"Works for me", part 2: almost anecdotes
My second attempt at fighting anecdotes… with anecdotes….
Last week, I felt a cold coming on. I felt tired, and my nose and sinuses started getting gooped up. So, to ward it off, I took a bunch of vitamin C. And guess what, my symptoms went away after a day. Victory!
This is a completely true story…
… except for the part where I took a lot of vitamin C. In reality, I took echinacea. No, sorry, it was vitamin A. No, no, it was herbs. Definitely herbs. Oh wait…
Well, the truth is, I took no remedies. I did nothing unusual at all, in fact. The symptoms just went away by themselves. I thought I was getting a cold, but it never fully materialized. So what does my anecdote mean?
It means anecdotes about something that "worked for me" can't show that it actually does. Sometimes, when you think you are getting a cold, you actually aren't. Sometimes a "cold" can cure itself, with or without a remedy.
But, if I had taken vitamin C, I might believe that it cured my cold. If I had taken echinacea, that would have been the fix. If I had loaded up on rosemary, vitamin concoctions, or Airborne, one of those would have gotten the credit. In reality, though, those things might have done nothing positive: my "cold" could have just never happened, regardless.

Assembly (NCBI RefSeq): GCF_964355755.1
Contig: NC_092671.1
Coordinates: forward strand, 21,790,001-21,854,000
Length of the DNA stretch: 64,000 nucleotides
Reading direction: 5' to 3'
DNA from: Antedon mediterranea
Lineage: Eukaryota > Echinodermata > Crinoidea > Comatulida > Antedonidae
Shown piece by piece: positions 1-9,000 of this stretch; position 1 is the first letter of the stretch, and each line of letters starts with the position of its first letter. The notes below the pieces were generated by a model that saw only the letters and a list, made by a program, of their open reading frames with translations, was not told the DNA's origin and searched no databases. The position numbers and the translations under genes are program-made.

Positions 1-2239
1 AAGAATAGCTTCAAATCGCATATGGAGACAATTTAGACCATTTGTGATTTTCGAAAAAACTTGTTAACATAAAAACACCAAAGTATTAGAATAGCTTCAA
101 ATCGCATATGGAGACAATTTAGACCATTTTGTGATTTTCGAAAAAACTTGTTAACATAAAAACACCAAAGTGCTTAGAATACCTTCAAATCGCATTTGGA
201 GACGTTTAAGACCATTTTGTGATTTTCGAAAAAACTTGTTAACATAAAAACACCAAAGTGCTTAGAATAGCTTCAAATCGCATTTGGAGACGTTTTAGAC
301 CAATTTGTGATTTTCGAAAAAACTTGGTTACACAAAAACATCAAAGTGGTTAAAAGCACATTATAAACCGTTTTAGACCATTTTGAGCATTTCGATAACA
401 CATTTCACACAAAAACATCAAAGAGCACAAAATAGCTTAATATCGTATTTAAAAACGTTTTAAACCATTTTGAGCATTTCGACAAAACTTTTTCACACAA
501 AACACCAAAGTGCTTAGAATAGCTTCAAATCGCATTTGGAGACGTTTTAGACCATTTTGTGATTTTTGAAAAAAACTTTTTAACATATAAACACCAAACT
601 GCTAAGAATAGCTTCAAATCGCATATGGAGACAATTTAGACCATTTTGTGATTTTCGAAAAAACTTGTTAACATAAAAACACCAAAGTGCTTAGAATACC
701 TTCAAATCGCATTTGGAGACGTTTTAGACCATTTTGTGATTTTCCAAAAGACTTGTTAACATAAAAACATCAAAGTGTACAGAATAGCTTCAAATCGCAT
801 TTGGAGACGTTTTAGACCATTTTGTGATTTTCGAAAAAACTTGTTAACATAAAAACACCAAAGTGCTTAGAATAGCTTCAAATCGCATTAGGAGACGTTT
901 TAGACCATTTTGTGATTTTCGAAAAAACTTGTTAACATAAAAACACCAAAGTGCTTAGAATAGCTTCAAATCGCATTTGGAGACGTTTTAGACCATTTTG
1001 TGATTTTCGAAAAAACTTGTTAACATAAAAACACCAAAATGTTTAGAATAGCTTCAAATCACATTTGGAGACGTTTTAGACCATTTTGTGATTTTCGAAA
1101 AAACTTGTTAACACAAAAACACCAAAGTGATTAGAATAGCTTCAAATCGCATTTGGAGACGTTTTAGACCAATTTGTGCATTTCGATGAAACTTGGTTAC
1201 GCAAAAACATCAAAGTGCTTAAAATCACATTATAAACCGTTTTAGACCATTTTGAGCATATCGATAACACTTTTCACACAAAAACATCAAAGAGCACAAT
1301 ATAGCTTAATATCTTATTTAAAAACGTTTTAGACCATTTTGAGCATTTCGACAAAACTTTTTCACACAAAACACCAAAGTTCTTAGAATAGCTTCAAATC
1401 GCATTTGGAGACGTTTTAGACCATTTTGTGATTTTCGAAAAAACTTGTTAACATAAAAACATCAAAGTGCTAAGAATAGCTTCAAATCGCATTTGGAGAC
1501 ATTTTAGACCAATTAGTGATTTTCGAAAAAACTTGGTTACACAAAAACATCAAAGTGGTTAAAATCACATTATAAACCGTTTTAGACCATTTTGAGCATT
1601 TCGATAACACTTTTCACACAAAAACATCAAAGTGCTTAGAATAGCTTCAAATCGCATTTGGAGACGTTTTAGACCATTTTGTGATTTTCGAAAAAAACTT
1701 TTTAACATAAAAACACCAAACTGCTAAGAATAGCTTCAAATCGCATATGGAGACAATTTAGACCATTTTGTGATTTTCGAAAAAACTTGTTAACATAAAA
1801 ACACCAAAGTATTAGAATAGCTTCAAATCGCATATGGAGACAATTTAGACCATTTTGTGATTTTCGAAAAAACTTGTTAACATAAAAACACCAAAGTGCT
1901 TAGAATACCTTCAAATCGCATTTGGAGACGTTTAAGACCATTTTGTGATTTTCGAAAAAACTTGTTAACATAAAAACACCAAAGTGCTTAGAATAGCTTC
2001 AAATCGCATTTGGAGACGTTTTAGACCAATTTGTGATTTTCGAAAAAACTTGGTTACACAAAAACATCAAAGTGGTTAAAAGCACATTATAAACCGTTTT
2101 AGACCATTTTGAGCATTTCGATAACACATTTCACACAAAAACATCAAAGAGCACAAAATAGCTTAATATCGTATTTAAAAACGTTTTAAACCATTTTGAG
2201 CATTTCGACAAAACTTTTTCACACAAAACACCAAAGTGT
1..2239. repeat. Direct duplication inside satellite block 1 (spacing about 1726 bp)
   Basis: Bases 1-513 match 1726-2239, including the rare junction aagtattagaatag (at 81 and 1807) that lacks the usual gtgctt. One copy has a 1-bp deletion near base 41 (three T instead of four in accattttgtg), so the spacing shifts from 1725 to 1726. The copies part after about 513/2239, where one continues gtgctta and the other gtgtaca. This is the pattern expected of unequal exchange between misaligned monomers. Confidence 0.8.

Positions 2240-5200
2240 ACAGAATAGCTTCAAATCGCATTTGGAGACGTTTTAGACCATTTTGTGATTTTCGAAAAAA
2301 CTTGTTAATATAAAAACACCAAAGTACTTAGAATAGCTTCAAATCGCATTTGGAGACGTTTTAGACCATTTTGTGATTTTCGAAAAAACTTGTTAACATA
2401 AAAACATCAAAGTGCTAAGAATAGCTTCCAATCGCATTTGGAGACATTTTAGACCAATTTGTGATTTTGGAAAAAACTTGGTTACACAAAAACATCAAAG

I am not claiming with 100% certainty that those (or any other) remedies don't work. I am claiming is that if someone takes a "remedy" when they think they are getting a cold, and then a cold never happens, that by itself is no evidence at all. The "cold" might not have happened anyway.
Sometimes, it's pretty easy to show that something works. If I want to protect myself from bullets, it's fairly easy to show that a steel plate "works for me!" It's straightforward to test if bullets are stopped by a steel plate because the results are dramatic. But if I want to protect myself from getting a cold, it's a bit trickier, a bit more subtle. "I didn't get a cold" doesn't prove much, because lots of people don't get colds all the time. So one person saying "I didn't get a cold" is really not worth much. Even 1000 people saying "I didn't get a cold after taking echinacea" doesn't show much, because millions of people also didn't get colds after not taking echinacea, as well. You have nothing to compare to. Did those 1000 people have fewer colds than the people who didn't take the remedy? Without that statistic, you have nothing.
That's one reason why skeptics want large, blinded studies instead of anecdotes. Instead of a few true believers saying "It works for me", you take hundreds of people, give half the "remedy" and half get a sugar pill, and no one knows if they got the real thing. Then see who gets colds and who doesn't. Or who gets milder colds and who gets worse colds. Etc.
But without that – without something to compare your results to – it's just an anecdote.